Wednesday, July 20, 2011

Working with the Spanish Language

El Carmen block party
At a block party in (El Carmen) Chincha, Perú

Learning Spanish is a Lifetime Effort

For many years I've been using my Spanish on the job, and even received bilingual pay. Unlike your average bilingual person at work, I'm not a native Spanish-speaker, nor did I have years of classroom training. I am self-taught out of a book and flash cards. Today, as an educational-vocational specialist with a social service agency, I conduct counseling sessions in Spanish and even taught a couple of job search workshops.

I listen to a lot of Spanish music, mostly salsa and bachata, some Afro-Cuban, some Afro-Peruvian, and sing along when I can.

In prior job searches, I've been interviewed in both English and Spanish. I'll never forget the day, I was interviewed for a position with a prominent San Francisco vocational service. The department manager was impressed that my résumé mentioned my Spanish language experience. When I returned for a second interview, there were two (not one, but two) native Spanish-speakers waiting for me in the interview room. I told them, in Spanish, that I speak better Spanish with those who cannot speak English, and added that bilingual people make me so nervous to the point that I forget simple words. They were so pleased that my response had such a good accent with proper grammar that they let me off the hook and conducted the rest of the interview was in English.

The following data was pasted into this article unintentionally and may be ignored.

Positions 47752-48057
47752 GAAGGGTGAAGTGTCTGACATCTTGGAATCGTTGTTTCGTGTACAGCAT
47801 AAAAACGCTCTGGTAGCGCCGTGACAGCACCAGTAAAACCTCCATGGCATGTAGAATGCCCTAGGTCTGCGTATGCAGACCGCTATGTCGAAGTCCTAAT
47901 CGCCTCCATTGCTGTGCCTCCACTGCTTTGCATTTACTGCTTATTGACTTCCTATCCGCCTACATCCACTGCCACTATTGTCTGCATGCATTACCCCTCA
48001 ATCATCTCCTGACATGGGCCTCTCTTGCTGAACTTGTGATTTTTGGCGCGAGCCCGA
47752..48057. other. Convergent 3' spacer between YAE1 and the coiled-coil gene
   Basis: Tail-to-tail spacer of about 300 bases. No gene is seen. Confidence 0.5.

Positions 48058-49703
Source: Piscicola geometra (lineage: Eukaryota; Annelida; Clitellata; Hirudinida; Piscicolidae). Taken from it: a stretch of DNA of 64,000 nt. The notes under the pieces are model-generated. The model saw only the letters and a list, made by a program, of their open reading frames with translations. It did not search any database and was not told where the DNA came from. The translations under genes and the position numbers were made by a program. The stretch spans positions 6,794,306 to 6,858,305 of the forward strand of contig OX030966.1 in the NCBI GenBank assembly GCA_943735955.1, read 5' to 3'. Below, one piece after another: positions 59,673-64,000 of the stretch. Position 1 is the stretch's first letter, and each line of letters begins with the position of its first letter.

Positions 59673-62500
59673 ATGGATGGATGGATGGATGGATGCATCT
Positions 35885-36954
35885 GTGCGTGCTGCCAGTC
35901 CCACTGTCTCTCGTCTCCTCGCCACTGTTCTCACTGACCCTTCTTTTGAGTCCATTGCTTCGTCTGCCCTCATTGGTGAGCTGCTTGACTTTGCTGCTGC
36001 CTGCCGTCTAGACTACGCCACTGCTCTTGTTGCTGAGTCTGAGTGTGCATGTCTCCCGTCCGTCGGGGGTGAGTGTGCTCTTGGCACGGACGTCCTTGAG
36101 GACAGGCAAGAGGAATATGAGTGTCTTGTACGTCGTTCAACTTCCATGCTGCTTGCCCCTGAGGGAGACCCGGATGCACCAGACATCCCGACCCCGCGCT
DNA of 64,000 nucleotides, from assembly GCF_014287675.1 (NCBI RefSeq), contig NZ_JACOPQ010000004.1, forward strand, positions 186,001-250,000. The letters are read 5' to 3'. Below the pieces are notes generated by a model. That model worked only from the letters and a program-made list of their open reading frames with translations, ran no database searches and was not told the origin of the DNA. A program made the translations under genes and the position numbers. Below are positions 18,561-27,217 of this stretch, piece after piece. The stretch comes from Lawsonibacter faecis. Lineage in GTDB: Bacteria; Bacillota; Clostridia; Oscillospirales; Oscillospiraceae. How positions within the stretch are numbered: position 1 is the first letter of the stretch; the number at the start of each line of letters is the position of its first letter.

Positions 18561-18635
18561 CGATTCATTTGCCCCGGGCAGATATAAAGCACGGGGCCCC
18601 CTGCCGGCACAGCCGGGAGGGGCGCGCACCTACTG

When I returned for a second interview, there were two (not one, but two) native Spanish-speakers waiting for me in the interview room.

Each year, I spend my vacations (three weeks at a time) in one or more Latin-American countries; mostly in Perú, my home away from home. My primary reason for Latin-American travel, other than exposing myself to black culture, is to be totally immersed in the Spanish language so I can get better at it. Although I'm far from fluent. I'm still learning. In fact, the more Spanish I learn, the more I realize I don't know. I'm a subscriber to Transparent Language and where I get daily e-mails containing the word-of-the-day and have found them very helpful. In addition, I listen to a lot of Spanish music, mostly salsa and bachata, some Afro-Cuban, some Afro-Peruvian, and sing along when I can.

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  1. Great Post! There's no substitute for learning a language than actually going to the place where it's spoken. I started formally studying Spanish when I was in high school. I quickly realized I wasn't going to learn anything if I just left it up to the public educational system in the states. Thankfully, I was in a city (Atlanta) that had local newspapers in Spanish, radio stations, TV stations, and, more importantly, Spanish-speakers. I was in a position to always be practicing outside of class. When I entered college, I tested into upper level Spanish courses, so I took a few there. After I finished undergrad, I started working teaching English (and occasionally Spanish to gringos) classes at a Latin American community center in the city. It wasn't until after I went back to school and got a Masters that I started to travel. The time I've spent in Latin America has helped me immensely. I've always listened to Spanish language music which is great for vocab and expressions. I've been in Perú for a while now. The Spanish here is said to be quite clear and well-pronounced... a good place for people learning Spanish. The slang is out of control in Perú, though, (similar to Cockney Rhyming Slang at times)